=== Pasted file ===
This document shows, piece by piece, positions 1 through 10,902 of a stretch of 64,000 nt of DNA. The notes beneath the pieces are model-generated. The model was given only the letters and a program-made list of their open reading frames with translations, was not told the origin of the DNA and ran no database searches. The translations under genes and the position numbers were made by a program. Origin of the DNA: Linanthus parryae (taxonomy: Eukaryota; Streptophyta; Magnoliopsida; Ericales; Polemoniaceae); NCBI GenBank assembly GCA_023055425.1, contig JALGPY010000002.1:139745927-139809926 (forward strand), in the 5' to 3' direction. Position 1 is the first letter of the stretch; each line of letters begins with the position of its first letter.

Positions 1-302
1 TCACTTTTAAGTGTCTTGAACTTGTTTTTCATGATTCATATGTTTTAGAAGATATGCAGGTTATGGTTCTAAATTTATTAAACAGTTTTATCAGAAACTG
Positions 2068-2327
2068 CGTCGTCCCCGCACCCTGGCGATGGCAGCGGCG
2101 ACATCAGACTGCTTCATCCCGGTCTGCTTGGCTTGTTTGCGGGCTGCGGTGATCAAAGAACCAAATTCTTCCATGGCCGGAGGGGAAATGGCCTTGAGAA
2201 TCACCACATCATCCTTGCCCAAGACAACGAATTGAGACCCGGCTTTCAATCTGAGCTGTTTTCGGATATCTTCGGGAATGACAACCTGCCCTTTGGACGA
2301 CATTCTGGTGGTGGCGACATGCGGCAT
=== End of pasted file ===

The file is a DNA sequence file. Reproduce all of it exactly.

This document shows, piece by piece, positions 1 through 10,902 of a stretch of 64,000 nt of DNA. The notes beneath the pieces are model-generated. The model was given only the letters and a program-made list of their open reading frames with translations, was not told the origin of the DNA and ran no database searches. The translations under genes and the position numbers were made by a program. Origin of the DNA: Linanthus parryae (taxonomy: Eukaryota; Streptophyta; Magnoliopsida; Ericales; Polemoniaceae); NCBI GenBank assembly GCA_023055425.1, contig JALGPY010000002.1:139745927-139809926 (forward strand), in the 5' to 3' direction. Position 1 is the first letter of the stretch; each line of letters begins with the position of its first letter.

Positions 1-302
1 TCACTTTTAAGTGTCTTGAACTTGTTTTTCATGATTCATATGTTTTAGAAGATATGCAGGTTATGGTTCTAAATTTATTAAACAGTTTTATCAGAAACTG
Positions 2068-2327
2068 CGTCGTCCCCGCACCCTGGCGATGGCAGCGGCG
2101 ACATCAGACTGCTTCATCCCGGTCTGCTTGGCTTGTTTGCGGGCTGCGGTGATCAAAGAACCAAATTCTTCCATGGCCGGAGGGGAAATGGCCTTGAGAA
2201 TCACCACATCATCCTTGCCCAAGACAACGAATTGAGACCCGGCTTTCAATCTGAGCTGTTTTCGGATATCTTCGGGAATGACAACCTGCCCTTTGGACGA
2301 CATTCTGGTGGTGGCGACATGCGGCAT